# Item

ITEM ACTIONSEXPORT

Released

Journal Article

#### Constructing binary neutron star initial data with high spins, high compactnesses, and high mass ratios

##### Fulltext (public)

1910.09690.pdf

(Preprint), 2MB

##### Supplementary Material (public)

There is no public supplementary material available

##### Citation

Tichy, W., Rashti, A., Dietrich, T., Dudi, R., & Brügmann, B. (2019). Constructing
binary neutron star initial data with high spins, high compactnesses, and high mass ratios.* Physical
Review D,* *100*: 124046. doi:10.1103/PhysRevD.100.124046.

Cite as: http://hdl.handle.net/21.11116/0000-0004-E6E1-A

##### Abstract

The construction of accurate and consistent initial data for various binary
parameters is a critical ingredient for numerical relativity simulations of the
compact binary coalescence. In this article, we present an upgrade of the
pseudospectral SGRID code, which enables us to access even larger regions of
the binary neutron star parameter space. As a proof of principle, we present a
selected set of first simulations based on initial configurations computed with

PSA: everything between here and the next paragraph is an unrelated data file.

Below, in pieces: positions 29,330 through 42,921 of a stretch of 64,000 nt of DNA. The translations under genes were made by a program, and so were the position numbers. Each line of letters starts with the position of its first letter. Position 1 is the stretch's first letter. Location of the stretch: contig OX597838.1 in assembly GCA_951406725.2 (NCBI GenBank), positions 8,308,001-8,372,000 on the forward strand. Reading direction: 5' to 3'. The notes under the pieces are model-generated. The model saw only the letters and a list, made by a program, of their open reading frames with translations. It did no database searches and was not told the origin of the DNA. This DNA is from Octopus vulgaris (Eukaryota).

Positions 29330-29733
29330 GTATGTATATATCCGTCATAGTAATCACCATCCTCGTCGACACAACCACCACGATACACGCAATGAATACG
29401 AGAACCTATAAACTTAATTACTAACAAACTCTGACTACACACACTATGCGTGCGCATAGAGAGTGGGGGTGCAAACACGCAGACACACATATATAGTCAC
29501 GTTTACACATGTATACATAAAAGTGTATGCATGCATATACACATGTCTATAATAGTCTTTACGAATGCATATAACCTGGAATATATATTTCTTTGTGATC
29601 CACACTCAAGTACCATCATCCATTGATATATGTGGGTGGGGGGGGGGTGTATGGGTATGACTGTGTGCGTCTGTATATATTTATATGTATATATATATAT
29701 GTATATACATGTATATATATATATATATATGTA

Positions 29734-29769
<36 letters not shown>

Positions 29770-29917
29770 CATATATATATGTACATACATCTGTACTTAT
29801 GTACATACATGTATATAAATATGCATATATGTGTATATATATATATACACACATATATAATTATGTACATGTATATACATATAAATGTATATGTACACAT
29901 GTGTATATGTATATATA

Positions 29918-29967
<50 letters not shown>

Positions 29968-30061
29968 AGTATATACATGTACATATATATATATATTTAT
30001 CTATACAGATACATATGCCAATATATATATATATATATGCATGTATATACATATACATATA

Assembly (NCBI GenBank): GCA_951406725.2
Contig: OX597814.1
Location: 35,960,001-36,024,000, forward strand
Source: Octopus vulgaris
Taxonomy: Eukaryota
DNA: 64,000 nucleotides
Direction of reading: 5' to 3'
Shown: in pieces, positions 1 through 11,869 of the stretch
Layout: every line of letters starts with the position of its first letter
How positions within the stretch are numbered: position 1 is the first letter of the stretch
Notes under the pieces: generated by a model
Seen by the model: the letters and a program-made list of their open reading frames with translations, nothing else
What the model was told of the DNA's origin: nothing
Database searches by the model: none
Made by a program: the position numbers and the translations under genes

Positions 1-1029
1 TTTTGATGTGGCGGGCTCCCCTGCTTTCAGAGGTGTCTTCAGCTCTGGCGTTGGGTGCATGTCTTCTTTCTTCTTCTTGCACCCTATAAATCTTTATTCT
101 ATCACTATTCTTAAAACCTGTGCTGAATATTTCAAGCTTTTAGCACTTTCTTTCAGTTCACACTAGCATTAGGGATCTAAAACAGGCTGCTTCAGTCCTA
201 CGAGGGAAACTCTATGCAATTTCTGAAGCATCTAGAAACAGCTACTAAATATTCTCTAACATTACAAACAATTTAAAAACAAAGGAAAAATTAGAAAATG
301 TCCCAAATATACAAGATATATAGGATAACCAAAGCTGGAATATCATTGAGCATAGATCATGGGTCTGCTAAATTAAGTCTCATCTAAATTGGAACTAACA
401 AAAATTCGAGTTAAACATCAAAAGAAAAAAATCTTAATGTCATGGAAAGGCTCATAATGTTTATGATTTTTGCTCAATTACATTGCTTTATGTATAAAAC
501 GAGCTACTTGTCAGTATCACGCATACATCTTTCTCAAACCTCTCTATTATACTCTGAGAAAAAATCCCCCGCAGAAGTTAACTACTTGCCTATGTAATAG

the new code version. In particular, we simulate two millisecond pulsars close
to their breakup spin, highly compact neutron stars with masses at about $98\%$
of the maximum supported mass of the employed equation of state, and an unequal
mass systems with mass ratios even outside the range predicted by population
synthesis models ($q = 2.03$). The discussed code extension will help us to
simulate previously unexplored binary configurations. This is a necessary step
to construct and test new gravitational wave approximants and to interpret
upcoming binary neutron star merger observations. When we construct initial
data, one has to specify various parameters, such as a rotation parameter for
each star. Some of these parameters do not have direct physical meaning, which
makes comparisons with other methods or models difficult. To facilitate this,
we introduce simple estimates for the initial spin, momentum, mass, and center
of mass of each individual star.